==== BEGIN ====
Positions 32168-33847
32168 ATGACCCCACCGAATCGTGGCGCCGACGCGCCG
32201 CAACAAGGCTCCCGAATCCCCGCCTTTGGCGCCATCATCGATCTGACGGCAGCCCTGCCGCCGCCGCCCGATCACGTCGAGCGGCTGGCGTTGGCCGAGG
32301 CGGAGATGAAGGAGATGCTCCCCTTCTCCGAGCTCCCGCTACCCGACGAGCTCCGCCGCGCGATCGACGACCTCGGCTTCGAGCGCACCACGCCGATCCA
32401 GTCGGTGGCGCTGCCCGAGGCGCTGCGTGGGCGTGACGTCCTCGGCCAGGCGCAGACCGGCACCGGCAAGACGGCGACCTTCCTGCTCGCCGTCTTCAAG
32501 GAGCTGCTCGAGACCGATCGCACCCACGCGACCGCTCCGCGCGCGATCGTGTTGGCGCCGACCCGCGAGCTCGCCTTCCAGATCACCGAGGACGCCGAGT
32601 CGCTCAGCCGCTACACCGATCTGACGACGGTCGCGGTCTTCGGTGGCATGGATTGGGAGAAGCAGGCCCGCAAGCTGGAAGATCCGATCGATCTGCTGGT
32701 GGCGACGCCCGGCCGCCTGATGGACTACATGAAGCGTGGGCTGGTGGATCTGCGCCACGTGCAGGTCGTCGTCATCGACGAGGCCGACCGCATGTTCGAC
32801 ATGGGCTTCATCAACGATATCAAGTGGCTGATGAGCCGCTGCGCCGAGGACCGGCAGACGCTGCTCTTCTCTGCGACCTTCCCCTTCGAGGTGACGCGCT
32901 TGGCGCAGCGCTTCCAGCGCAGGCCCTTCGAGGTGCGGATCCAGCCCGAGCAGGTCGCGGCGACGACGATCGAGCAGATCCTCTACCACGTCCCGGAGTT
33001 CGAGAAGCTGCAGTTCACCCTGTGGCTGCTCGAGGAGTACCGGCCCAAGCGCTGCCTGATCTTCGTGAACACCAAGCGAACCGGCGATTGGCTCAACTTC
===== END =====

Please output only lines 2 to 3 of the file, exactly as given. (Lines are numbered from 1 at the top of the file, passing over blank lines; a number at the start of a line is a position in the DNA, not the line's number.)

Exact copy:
32168 ATGACCCCACCGAATCGTGGCGCCGACGCGCCG
32201 CAACAAGGCTCCCGAATCCCCGCCTTTGGCGCCATCATCGATCTGACGGCAGCCCTGCCGCCGCCGCCCGATCACGTCGAGCGGCTGGCGTTGGCCGAGG